Thursday, September 30, 2010
Tuesday, September 28, 2010
Geometric vase 1917
Argonne Vase 1916
Grape Vase 1916
Pair of vases 1917 & 1918
The photo above shows two soldiers working on trench art. These flower vases are made from spent shell casings. They have a distinctive art nouveau style. The first 3 images came from a blog and book by Jane Kimball: TRENCH ART . The last 2 images are from Kitwood.com (World War One Trench Art). Fascinating stuff! You can read more about it on these two blogs.
Sunday, September 26, 2010
Lovely watercolor on ivory by Sarah Goodridge 1828. This was a gift to Daniel Webster, U.S. Senator, from this Boston portrait artist. Size: 2 5/8 x 3 1/8 in.
In my opinion, it must have been love. Stunning technique!
Friday, September 24, 2010
This is an object that I have at home. I love the beautiful pattern on this antique beaded Nippon ewer. After painting my ukuleles, I started looking at designs on other objects and I became fascinated with art nouveau vases. Some of the the vases have romantic figures and faces incorporated into the designs which echo the paintings of the time. It's so much fun and educational to look at well-crafted objects of the past.
Wednesday, September 22, 2010
Seven weeks ago, a 5th Ave (NYC) doorman found Jean-Baptiste-Camille Corot's "Portrait of a Girl" stashed in the bushes outside of the Mark Hotel and hung it in his bathroom for a while before he realized what it was.
Read NYPost for the convoluted tale. Corot is one of my favorite painters and this painting is a gem (worth over a million dollars).
Tuesday, September 21, 2010
Monday, September 20, 2010
photo from Kam Wah Chung State Heritage Park
Kam Wah Chung & Co., general store and herbal apothecary, is
an historic landmark located in John Day, OR that was
built by Ing "Doc" Hay and Lung On in the late 1800s
when thousands of Chinese miners came to the Oregon desert to
search for gold. There is a beautiful OPB video that shows the preserved contents of the store.
It is an amazing place to visit. I was reminded of it when a friend
showed me his pictures of a recent visit there.
You can find a lot more information and video here:
Saturday, September 18, 2010
Thursday, September 16, 2010
Wednesday, September 15, 2010
Click to enlarge
Shygals' Serenade 3-color letterpress print by Amy Crehore
I took a photo from the side just to show you the beauty of a letterpress print. The ink is pressed into the paper causing a deep impression. Please click on the photo to see what I'm talking about. I made an ink drawing with a fine brush first and then I used acetate to make overlays for each color (also using brush and ink). This is the old-fashioned way of doing it, so the result looks somewhat like an old children's book illustration. I used motifs from my paintings of gals and monkeys. I added a flyswatter and a ukulele for fun. I hand-lettered Shygals' Serenade with my own made-up typeface.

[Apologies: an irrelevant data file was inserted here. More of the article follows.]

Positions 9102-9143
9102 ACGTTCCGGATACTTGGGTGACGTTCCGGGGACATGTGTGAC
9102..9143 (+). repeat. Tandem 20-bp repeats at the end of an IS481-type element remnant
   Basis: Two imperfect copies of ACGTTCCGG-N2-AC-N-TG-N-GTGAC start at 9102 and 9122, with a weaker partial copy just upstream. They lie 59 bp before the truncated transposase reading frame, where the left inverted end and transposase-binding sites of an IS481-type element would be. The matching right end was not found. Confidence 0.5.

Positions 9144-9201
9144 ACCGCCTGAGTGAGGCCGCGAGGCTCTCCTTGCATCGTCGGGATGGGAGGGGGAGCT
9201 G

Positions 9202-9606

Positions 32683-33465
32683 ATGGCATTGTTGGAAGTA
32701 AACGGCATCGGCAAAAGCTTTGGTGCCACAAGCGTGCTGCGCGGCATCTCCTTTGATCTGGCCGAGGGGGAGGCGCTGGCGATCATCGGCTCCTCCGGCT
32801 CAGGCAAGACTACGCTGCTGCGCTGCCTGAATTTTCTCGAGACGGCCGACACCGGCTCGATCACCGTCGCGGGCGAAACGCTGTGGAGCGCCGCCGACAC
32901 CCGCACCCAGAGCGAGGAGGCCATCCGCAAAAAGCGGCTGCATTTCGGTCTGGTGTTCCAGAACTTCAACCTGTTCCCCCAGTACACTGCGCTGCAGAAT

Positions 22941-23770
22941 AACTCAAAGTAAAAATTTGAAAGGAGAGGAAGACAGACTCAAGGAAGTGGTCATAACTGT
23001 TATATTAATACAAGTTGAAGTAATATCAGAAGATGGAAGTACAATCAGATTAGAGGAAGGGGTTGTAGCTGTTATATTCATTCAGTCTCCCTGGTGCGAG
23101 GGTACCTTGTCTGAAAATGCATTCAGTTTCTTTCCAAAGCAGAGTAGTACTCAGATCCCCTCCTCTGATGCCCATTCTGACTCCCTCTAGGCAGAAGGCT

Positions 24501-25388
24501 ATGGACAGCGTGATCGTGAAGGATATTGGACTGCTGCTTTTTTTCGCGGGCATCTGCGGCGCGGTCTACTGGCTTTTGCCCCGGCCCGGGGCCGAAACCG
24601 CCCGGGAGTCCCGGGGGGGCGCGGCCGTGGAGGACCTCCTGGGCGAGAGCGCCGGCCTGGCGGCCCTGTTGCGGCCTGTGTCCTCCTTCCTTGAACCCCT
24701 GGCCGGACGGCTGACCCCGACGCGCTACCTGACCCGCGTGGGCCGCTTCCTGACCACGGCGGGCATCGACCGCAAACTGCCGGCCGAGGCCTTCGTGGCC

I want to thank a number of wonderful blogs for taking an interest in this print:
BoingBoing, Format, HeyStuff!, Internet Weekly, Inside The Rock Poster Frame, OrangeCulture, Creep Machine, The Little Chimp Society,
NEW! The theme is: “Bunches, Crowds, Clusters, Piles, and Knots”.
What is it? A set of seven letterpress prints on 4″x6″ white bamboo paper with art by Frank Chimero (shown above) Maura Cluthe, Eleanor Davis, Matt Forsythe, Julia Sonmi Heglund, David Huyck, and Vincent Mathy
Get yours at:
P.S. I had the honor of being in the very first Cloudy Collection Edition.
Check out My new letterpress print Shygals' Serenade , too.
Vertumnus, 1590, oil on canvas by Giuseppe Arcimboldo
The Librarian, 1566, oil on canvas by Giuseppe Arcimboldo
The National Gallery of Art in Washington, D.C. (one of my favorite museums) is having a show of 16 Giuseppe Arcimboldo portrait paintings. It opens on Sunday, September 19, 2010 and runs through January 9, 2011.
The show will travel to Milan, Italy after that. Guiseppe was born in Milan in 1527 and died there in 1593. "His portraits of human heads made up of vegetables, fruits, sea creatures and tree roots were greatly admired by his contemporaries and remain a source of fascination today" LINK.
These paintings are timeless. They are inventive, surreal, modern, masterfully painted and full of humor. Watch a video narrated by Isabella Rossellini on the National Gallery website.
On view together for the first time in the USA:
Sunday, September 12, 2010
Friday, September 10, 2010
Saturday, September 04, 2010
Friday, September 03, 2010
Click to Enlarge
Photosculpture of Hokum Scorchers Band Copyright Mark Lowrie
Mark Lowrie makes the coolest photosculptures! He came to my "Dreamgirls and Ukes" gallery show last year in Los Angeles and he took a series of photos of my band, The Hokum Scorchers, playing music at the opening. As you can see, Lou Reimuller is playing a banjo-uke and I am playing the washboard. My fine art paintings and my painted ukes hang to the side of us and behind us. This image shows just a small corner of my entire solo show which featured a total of 15 oil paintings and 13 painted antique ukuleles. Mark made this wonderful photosculpture with the photos he took that night.
See more of Mark's amazing art here:
Mark documented my entire "Dreamgirls and Ukes" art show with his photos!: LINK
Thanks again Mark! It really meant a lot to me to have you there.